Last September, millions of people took part in global demonstrations to demand that action be taken to address climate change. In November, more than 11,000 scientists from around the world issued a joint public statement in the journal BioScience warning of the “untold suffering” humanity will face if inaction regarding climate change continues. Shortly thereafter, Italy became the first country in the world to announce that it will require climate change studies be taught in classrooms as part of a student’s compulsory education.
These are but a few of the recent mile markers dotting our journey through the Anthropocene, the proposed name for our current epoch, suggested in part to indicate the impact human activity is having on our climate and environment. And while opinions vary on what should be considered the actual starting point of the Anthropocene, the vast majority of scientists do agree that, in recent decades, the impact humans are having on the climate and environment is irrefutably harmful—and could soon be irreversible.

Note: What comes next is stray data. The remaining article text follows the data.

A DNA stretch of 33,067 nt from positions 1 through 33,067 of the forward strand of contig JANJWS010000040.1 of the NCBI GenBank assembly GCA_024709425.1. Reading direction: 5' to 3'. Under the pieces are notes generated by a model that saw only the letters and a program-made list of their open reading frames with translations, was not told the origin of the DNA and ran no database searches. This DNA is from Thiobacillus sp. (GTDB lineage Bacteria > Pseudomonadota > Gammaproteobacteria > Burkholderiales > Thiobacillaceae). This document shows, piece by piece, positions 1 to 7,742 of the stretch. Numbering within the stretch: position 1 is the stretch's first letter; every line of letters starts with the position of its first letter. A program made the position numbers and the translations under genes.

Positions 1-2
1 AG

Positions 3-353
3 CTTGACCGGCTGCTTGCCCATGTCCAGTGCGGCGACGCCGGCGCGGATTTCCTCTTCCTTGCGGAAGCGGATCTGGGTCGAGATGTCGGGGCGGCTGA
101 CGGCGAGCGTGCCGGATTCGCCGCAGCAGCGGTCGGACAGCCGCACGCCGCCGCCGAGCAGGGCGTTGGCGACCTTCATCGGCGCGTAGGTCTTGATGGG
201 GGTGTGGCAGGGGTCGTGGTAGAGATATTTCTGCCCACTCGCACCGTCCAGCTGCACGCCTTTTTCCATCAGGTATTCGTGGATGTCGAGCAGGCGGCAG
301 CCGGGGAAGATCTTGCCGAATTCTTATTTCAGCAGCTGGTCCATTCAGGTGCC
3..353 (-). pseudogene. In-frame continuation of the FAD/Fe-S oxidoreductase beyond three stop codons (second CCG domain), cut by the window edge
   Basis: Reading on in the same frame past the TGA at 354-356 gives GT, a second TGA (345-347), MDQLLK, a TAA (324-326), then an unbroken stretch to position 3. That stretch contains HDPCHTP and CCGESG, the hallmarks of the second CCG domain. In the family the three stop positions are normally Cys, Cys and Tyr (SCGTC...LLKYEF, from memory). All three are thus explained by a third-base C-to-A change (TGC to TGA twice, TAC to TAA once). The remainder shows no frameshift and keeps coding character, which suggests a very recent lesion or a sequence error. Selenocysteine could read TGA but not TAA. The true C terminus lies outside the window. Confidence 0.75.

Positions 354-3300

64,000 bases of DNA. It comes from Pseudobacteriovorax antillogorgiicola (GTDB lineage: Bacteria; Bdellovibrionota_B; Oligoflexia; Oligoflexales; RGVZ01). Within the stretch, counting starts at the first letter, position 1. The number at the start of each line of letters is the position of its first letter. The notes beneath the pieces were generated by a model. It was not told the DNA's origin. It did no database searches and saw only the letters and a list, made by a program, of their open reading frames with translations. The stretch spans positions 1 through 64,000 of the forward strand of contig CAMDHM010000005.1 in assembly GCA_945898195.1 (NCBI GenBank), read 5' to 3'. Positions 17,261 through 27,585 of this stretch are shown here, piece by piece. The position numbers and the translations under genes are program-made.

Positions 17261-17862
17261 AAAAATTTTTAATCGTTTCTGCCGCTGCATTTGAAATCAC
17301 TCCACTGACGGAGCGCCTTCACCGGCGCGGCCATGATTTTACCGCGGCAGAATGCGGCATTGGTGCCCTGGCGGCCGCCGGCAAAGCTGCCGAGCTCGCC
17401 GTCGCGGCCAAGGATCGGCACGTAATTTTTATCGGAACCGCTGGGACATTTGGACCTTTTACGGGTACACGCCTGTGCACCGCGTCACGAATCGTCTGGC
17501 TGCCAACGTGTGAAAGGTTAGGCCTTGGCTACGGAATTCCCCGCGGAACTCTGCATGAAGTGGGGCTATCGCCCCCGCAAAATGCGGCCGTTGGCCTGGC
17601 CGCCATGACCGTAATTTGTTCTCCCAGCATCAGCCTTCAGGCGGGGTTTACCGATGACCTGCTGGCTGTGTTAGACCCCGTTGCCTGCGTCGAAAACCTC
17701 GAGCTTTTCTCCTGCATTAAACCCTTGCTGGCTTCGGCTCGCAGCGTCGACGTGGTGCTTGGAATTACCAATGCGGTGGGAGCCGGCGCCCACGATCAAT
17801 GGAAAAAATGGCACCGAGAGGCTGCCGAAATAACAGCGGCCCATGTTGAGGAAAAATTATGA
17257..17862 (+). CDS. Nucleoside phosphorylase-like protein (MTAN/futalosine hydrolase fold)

Within this context, Monmouth University’s faculty organized a Climate Crisis Teach-in last fall. The daylong symposium featured experts from across the disciplines examining what the United Nations has called “the defining issue of our time.”
In sometimes stark terms, they explained how climate change is already impacting everything from international law and cultural beliefs to our own physical, mental, and emotional well-being. They also shared insights on what the average person can do to help prevent further damage.
Here, with permission, we highlight a few of their talks.